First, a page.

When I say that, it really feels like I am crying out, “This doesn’t really matter!” In some ways, it doesn’t. In some ways it does. But if the impact of this debate on our influence, or our audience’s willingness to hear our message of hope is a net negative, why bother?

What is the impact on the women outside of the church? Much of this issue relates back to the impact on the women of the Church. Our arguments about why women should be submissive and in non-authoritative positions makes us appear undesirable to women outside of the Church, who do not understand the joys and appealing parts of surrender and submission. Yes. I said that. I believe this could be an issue where, as 2 Cor 2:16 notes, when we would be a pleasing aroma to God, we become the stench of death to those who do not know him. For some Believers, that may be your calling, and I bless you. I will seek to let my spiritual walk be honey on the lips, and an alluring aroma for those who would seek and find Him.

The impact on the men outside of the church? This is the one group that I believe is LEAST impacted by the whole debate. Many of them are blissfully unaware of the whole issue, all the questions and passions that seethe within it. They have the privilege of non-involvement. For men outside of the church who are aware, the insistence that women be not involved in positions of leadership just makes the Church look antiquated, quaint. For these men, their power and authority are not at stake, so why do they care? They are not involved. And for feminists, even feminists within the church, sometimes these men are the safe-havens and advocates they struggle to find within their own homes and communities.


On Changing One’s Mind…

I was recently engaged me in a personal and face-to-face conversation about a previous blog post (see Misogyny, Masculinity and Violence). I used to experience mild perturbation when people would choose to disregard my requests for this blog to be a space of dialogue rather than a bulletin board that people would discuss with me as they had a chance. However, I recognize this as inconsistent with my desire for dialogue. For dialogue can be much more real and lively in a face-to-face setting. What came out of that dialogue was a lively discussion about mental illness (which the reader in question seemed to think was the primary subject of the original post), feminism, equal pay (which he unsuccessfully described as an “opportunity” for his female employees to demonstrate their competence in order to rise to the level of pay initially offered his male employees. In his defense, I believe this illegal practice is no longer being perpetuated in his business), and my use of the word “pussy,” which (was actually used as a quoted statement that was said at/to me, not by me). My primary partner in dialogue (although we were in a group of 5) believed that post to be about mental illness, completely missing the messages about masculinity and violence and misogyny at the core (and the title) of the post. Within the post, I even wrote:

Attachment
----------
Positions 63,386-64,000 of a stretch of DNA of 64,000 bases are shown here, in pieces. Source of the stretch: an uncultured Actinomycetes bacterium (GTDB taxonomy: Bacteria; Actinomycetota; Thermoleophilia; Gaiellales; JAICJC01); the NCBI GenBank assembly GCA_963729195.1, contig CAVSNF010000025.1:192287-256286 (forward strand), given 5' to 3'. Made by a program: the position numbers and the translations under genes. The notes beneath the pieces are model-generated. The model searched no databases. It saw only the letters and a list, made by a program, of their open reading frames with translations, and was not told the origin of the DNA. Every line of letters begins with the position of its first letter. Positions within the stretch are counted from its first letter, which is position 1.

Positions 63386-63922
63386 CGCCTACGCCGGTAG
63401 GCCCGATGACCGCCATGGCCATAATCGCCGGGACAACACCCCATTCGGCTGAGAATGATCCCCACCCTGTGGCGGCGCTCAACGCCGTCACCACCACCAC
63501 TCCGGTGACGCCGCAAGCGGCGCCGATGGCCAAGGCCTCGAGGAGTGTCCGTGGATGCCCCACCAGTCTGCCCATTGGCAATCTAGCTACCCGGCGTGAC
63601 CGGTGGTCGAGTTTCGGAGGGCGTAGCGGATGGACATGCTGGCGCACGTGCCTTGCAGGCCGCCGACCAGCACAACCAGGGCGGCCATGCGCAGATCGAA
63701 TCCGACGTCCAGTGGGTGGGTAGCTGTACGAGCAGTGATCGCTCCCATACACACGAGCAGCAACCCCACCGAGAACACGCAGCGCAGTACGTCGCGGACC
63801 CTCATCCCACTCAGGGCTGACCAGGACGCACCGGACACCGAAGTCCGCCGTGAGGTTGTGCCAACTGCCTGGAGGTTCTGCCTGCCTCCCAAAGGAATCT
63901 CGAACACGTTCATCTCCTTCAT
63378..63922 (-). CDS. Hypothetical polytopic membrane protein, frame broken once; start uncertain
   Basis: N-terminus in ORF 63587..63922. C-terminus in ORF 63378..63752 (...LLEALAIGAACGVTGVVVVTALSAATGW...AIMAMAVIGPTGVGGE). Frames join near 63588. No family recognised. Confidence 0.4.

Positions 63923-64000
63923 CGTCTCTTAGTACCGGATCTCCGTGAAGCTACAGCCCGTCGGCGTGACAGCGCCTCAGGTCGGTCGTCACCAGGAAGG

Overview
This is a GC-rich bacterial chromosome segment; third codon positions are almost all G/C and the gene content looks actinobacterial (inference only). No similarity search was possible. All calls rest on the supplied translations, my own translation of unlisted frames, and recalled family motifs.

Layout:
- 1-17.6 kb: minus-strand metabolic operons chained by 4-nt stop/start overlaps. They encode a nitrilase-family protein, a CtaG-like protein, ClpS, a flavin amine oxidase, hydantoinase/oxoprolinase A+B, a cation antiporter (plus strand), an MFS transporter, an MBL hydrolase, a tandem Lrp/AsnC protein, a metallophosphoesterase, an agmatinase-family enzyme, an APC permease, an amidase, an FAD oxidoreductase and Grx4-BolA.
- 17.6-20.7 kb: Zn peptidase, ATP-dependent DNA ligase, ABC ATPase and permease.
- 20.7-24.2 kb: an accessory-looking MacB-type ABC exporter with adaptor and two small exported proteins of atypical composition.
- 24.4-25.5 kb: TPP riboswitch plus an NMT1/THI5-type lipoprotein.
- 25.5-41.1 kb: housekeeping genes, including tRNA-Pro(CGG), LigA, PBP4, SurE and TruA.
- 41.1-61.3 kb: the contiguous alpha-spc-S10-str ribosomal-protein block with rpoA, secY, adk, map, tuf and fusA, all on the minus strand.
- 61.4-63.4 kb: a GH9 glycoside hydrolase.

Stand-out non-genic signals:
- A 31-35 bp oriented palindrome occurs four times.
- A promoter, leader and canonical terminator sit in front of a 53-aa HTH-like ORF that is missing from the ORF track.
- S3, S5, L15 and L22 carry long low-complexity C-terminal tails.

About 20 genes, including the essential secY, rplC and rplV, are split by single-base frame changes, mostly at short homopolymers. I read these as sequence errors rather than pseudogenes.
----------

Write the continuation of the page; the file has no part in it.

“This is not about mental illness. This is about misogyny, masculinity, and violence.”


This seems to happen a lot. A reader will attend to one specific word or phrase and miss the meaning of the whole text. My readers do this with my blog. News/media agencies do it with sound-bytes they get out of news conferences and press releases. And Christians do it with the Bible. In some ways, we can’t help it. We grow up in a context and with teachers that teach us to attend to certain things and to disregard others. We look at texts (books, blogs, reports, data, non-verbal cues, people, events) with certain goggles or contact lenses that tremendously impact our perceptions of those texts… often not even aware of the hermeneutic (lens) in use.